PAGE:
Driver license suspension and revocation are countermeasures intended to reduce the driving risk posed by problem drivers. In California, licensees can have their driving privilege suspended or revoked (SR) for various reasons related directly (e.g., driving under the influence of alcohol or drugs [DUI]), or indirectly (e.g., failure to carry vehicle liability insurance) to traffic safety, and also for non-driving related behaviors (e.g., failure to pay court judgments). Compared to validly-licensed California drivers, those under suspension or revocation for any reason have elevated crash and traffic conviction rates and are about three times more likely to be involved in crashes (Gebers & DeYoung, 2002) and to cause a fatal crash (Brar, 2012).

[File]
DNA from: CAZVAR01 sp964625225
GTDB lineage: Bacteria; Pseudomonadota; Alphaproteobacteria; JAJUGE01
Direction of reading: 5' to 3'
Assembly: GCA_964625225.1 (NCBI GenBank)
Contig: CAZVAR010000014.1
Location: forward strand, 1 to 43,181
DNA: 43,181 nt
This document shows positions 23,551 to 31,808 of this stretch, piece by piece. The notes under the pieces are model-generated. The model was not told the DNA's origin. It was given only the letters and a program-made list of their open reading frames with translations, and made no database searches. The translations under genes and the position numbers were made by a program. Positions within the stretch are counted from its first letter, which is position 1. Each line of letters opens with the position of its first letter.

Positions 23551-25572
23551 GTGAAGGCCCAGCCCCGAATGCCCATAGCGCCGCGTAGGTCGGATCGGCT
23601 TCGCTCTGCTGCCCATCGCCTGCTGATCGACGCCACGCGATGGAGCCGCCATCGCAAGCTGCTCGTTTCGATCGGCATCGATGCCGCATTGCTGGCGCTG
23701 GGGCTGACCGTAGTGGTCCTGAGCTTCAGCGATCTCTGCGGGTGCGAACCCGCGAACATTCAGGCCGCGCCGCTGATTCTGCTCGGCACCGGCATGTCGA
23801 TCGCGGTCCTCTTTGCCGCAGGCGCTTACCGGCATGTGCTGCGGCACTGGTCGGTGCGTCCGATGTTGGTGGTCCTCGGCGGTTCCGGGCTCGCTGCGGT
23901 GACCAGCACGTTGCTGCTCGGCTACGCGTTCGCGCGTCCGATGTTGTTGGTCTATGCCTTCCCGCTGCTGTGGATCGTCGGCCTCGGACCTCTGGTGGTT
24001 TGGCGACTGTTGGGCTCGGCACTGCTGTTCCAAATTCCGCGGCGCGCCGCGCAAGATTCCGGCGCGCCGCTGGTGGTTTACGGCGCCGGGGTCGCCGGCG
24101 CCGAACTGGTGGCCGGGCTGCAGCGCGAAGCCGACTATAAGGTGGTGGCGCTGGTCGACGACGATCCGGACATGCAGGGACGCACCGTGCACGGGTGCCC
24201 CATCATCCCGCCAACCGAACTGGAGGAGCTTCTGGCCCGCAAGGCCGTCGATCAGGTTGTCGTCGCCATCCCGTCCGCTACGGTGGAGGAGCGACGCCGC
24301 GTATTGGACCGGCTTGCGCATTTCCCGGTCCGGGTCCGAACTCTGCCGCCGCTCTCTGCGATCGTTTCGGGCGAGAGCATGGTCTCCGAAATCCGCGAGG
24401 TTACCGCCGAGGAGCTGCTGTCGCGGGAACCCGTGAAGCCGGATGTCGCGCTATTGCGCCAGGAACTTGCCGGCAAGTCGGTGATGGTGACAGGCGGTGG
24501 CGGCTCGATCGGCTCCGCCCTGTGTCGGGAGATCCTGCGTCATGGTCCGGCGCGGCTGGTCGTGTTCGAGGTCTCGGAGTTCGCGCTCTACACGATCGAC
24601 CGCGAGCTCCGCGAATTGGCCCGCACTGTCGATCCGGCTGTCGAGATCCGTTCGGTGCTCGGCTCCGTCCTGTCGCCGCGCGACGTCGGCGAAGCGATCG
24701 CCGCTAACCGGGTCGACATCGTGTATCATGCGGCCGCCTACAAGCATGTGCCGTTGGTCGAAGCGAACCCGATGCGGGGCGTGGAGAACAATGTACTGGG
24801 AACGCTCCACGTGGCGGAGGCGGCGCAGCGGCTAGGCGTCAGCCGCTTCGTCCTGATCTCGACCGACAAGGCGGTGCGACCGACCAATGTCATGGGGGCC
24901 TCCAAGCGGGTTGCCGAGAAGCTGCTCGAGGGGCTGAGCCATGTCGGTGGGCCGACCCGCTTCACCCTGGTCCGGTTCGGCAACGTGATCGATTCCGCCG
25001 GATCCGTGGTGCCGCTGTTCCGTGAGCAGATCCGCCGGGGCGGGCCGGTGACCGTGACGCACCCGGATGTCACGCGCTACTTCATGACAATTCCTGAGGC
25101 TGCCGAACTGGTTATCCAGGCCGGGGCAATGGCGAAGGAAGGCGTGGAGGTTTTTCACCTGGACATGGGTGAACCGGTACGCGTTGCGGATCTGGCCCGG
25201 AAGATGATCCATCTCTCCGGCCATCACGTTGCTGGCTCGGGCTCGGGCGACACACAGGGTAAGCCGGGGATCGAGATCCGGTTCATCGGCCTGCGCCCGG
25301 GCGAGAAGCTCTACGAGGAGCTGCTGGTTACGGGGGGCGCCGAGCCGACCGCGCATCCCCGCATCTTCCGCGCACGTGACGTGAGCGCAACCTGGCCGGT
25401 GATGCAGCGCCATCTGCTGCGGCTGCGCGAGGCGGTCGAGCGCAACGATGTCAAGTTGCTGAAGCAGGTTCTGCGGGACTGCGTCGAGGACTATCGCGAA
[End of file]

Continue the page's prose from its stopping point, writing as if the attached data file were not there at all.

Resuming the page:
Recent DMV estimates indicate that approximately 1.3 million licensees are SR at any given time, representing about 4% of licensed California drivers. Suspension and revocation have consistently been shown to be effective interventions for reducing traffic violations and crashes (Masten & Peck, 2004; Wagenaar & Maldonado-Molina, 2007) and DUI recidivism (Rogers, 1997; Tashima & Marelich, 1989). Driving while under suspension or revocation is a misdemeanor (California Vehicle Code [CVC] §14601), as is having physical possession of a SR license (CVC §14610). Any vehicle driven by a driver under suspension or revocation is subject to impoundment (CVC §14602.6), and, if the driver has prior convictions for driving while SR and owns the vehicle, forfeiture (CVC §14607.6). Vehicle impoundment has also been found to be a specific deterrence for subsequent traffic convictions and crashes (DeYoung, 1999; Voas & DeYoung, 2002). Despite these potential consequences, it is estimated that as many as 75% of SR drivers continue driving during their suspension or revocation period (Coppin & Van Oldenbeek, 1965; Hagen, McConnell, & Williams, 1980; Lenton, Fetherston, & Cercarelli, 2010; Ross & Gonzales, 1988), although they report driving less often and more carefully to avoid detection (Clark & Bobveski, 2008; Ross & Gonzales, 1988). There is reason to believe that many SR drivers fail to surrender their physical licenses to the Department of Motor Vehicles (DMV) upon demand as required by law. Drivers are typically ordered to surrender their license when they receive a written order of suspension or revocation from the DMV. The orders are mailed to SR drivers and (in most cases) direct them to return any licenses in their possession via mail or by bringing them to a DMV office, or if they do not have possession of the licenses, to indicate the reason they no longer have them. For DUI offenders, licenses are typically confiscated by law enforcement during arrest if an administrative per se (APS) license suspension action is initiated, or license surrender may be ordered as part of a post-conviction suspension or revocation action, which are again typically implemented by mailed orders. Judges will also occasionally confiscate driver licenses during court proceedings. However, in all cases where license suspension or revocation orders are served, there exist pathways by which drivers can circumvent the license surrender process. For example, drivers given an APS suspension—for whom law enforcement officers collect any license in their possession immediately—could apply for a duplicate license prior to DMV receipt and processing of the APS notice of suspension, which can take up to 10 days after the officer serves the driver. Drivers ordered to surrender their licenses by mail could simply ignore the orders or acknowledge and return the orders, but falsely claim that their physical licenses were lost. The extent to which SR drivers retain physical possession of their licenses is not known. However, doing so may protect them from detection by law enforcement. For example, if SR drivers are stopped by law enforcement for traffic violations and the officers do not electronically check the status of the licenses against the DMV database, the drivers would not be detected as being SR. In addition to license checks during routine traffic stops, another enforcement measure that is used to deter suspended and revoked driving is DUI/License checkpoints. Although the primary purpose of these checkpoints is to provide a general deterrent against DUI (National Highway Traffic Safety Administration [NHTSA], 2008), another important function is to detect persons driving under suspension or revocation and remove them from the road. In the City of Sacramento, California, the interaction between law enforcement and drivers who enter DUI/License checkpoints is usually brief (under 30 seconds), and typically involves officers looking for signs of alcohol or drug impairment and visually checking whether the driver’s license is expired or otherwise suspect (e.g., it does not appear to belong to the driver). There is no way to know that a driver is under suspension or revocation just by looking at the physical license, yet for most drivers who enter checkpoints there are no electronic checks of license validity against DMV records. Under the current license screening method used by the Sacramento Police Department and many other jurisdictions during DUI/License checkpoints, SR drivers who have not properly surrendered their licenses will be identified only if they are flagged for further DUI assessment, present an expired license, or do not present a license for inspection. Therefore, many SR drivers may pass through these checkpoints undetected, which would weaken both the specific and general impact of the checkpoints for deterring suspended and revoked driving, as well as the efficacy of suspension and revocation countermeasures for reducing the driving risk posed by problem drivers. Given the prevalence and high-risk nature of suspended and revoked drivers, improved means of identifying and removing them from the road is a desirable traffic safety objective. The purpose of the present study was to estimate the percentage of SR drivers who avoid detection at DUI/License checkpoints in the City of Sacramento, and determine if license surrender failures differ as a function of the reason for the suspension or revocation.